Sales will ensue, but they’ll never be serious, not unless Big Music does what the entire entertainment industry must also eventually do — embrace P2P as the new marketing and distribution vehicle.
Nonetheless, thanks to a relentless multimillion-dollar PR effort and the fact that the mainstream media continues to reproduce every record label utterance as if it’s from a credible source, the world is under the illusion that something big is happening in Europe. Not.
Can’t Own That
Roxio’s Napster II was first at the gate, but isn’t a major contender. In the lead is OD2, but Apple’s iTunes is coming up fast, having officially launched in the UK, France and Germany with plans for an across-Europe presence. Aided by heavy betting by mainstream music industry media supporters, Apple could indeed take the plastic Corporate Music Online Cup. Whether or not it’ll mean much in the long term is another question.
“The iTunes Music Store in the UK, France and Germany all feature over 700,000 songs from all five major music companies,” states a Macworld UK story. But it’s the singers, not the songs, that’s important. Music is alive. It can’t be owned and it can’t be bought or sold. It can only be shared.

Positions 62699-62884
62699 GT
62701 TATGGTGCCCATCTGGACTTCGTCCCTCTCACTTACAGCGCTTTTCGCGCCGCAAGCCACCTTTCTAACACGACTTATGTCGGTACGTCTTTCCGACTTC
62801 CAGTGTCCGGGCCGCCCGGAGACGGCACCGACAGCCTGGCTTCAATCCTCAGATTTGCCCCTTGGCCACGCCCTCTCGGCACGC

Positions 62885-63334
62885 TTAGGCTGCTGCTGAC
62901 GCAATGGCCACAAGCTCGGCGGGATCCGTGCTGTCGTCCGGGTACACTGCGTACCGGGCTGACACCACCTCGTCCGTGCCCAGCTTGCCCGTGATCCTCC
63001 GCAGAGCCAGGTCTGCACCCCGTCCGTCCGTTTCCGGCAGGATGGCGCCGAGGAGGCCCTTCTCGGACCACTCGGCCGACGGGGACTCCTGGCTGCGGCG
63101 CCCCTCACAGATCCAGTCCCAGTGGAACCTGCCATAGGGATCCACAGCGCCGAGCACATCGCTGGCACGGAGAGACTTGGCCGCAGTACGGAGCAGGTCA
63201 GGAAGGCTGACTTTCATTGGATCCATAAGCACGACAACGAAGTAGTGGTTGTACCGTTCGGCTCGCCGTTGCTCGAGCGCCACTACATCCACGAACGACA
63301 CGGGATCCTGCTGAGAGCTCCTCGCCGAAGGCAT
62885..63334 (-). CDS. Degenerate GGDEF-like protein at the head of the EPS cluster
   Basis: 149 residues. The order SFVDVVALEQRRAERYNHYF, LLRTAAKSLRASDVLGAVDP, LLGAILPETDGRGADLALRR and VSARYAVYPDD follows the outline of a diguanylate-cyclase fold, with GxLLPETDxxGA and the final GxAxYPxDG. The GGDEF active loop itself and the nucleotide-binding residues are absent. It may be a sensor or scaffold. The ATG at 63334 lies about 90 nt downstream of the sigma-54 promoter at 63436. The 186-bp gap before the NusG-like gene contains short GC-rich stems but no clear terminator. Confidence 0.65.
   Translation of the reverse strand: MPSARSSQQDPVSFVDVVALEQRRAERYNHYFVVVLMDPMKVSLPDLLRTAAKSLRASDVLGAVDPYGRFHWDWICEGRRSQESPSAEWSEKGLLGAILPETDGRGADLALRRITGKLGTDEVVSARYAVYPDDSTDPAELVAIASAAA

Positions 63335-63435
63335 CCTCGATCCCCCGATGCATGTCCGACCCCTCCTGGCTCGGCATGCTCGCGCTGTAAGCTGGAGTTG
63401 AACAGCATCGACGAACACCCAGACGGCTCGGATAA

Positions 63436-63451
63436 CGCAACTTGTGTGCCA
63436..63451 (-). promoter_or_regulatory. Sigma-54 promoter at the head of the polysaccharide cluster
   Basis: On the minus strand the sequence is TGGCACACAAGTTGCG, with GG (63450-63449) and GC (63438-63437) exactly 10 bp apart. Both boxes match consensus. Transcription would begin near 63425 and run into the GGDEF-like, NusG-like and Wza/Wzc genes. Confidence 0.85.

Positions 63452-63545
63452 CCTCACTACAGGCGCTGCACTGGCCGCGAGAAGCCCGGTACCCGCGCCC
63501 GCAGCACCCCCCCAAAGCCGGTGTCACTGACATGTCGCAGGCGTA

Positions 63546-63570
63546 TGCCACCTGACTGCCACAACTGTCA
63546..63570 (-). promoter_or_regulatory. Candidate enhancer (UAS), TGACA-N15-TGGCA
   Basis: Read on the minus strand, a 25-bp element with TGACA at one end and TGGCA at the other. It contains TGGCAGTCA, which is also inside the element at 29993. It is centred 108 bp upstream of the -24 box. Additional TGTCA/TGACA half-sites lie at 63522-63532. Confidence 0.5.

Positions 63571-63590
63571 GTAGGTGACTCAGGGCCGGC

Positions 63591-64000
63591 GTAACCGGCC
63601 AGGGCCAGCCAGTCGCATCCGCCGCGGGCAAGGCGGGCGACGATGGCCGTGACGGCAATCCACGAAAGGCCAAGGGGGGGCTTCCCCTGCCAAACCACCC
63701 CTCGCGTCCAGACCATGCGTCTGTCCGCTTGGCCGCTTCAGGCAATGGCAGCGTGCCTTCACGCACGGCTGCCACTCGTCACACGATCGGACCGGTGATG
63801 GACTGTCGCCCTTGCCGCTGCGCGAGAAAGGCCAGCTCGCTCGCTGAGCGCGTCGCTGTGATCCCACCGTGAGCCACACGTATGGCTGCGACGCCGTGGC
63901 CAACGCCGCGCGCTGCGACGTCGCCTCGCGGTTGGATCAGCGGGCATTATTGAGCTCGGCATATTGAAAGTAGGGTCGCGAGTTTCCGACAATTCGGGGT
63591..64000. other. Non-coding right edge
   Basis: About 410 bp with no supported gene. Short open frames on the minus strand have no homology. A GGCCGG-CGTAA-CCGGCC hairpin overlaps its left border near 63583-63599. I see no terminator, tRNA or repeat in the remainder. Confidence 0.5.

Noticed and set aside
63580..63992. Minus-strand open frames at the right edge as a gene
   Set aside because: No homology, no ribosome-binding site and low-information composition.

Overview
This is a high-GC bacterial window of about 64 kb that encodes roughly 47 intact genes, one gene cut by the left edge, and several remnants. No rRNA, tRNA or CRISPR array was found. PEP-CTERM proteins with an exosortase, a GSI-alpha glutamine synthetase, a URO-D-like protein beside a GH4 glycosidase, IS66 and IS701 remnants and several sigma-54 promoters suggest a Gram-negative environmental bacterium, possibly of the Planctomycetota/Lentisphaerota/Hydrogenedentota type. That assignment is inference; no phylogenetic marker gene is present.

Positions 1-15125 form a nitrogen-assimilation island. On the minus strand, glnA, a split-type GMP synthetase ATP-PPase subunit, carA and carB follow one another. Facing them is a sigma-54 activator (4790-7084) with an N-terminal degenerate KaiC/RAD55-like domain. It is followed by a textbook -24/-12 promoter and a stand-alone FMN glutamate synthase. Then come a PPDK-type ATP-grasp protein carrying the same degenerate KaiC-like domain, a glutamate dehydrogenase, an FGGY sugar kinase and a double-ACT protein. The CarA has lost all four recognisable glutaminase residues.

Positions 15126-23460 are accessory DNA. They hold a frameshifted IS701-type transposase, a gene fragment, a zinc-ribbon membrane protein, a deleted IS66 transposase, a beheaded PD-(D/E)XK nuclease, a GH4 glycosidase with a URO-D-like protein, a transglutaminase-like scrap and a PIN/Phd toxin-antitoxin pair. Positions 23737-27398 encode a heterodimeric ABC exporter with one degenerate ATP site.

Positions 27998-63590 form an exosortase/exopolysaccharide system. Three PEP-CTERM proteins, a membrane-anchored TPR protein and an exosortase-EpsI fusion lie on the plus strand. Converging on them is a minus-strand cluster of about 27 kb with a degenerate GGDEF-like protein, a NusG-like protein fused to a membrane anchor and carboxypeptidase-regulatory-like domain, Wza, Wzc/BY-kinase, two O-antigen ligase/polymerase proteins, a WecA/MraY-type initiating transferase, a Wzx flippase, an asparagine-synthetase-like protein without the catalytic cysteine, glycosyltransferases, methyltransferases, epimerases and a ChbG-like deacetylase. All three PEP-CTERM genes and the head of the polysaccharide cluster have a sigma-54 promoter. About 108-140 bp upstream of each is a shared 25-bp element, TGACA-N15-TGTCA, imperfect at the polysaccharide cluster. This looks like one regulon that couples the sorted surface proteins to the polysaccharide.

Music is beyond copyrights, beyond lawsuits, beyond file-sharing, beyond the Net. Music will still be here long after the labels have driven themselves into the dirt trying to own it. Children sing as they play with each other. Big Music can’t own that.
Jon Newton, a TechNewsWorld columnist, founded and runs p2pnet.net, a daily peer-to-peer and digital media news site focused on issues surrounding file-sharing, the entertainment industry and distributed computing. p2pnet is based in Canada where sharing music online is legal.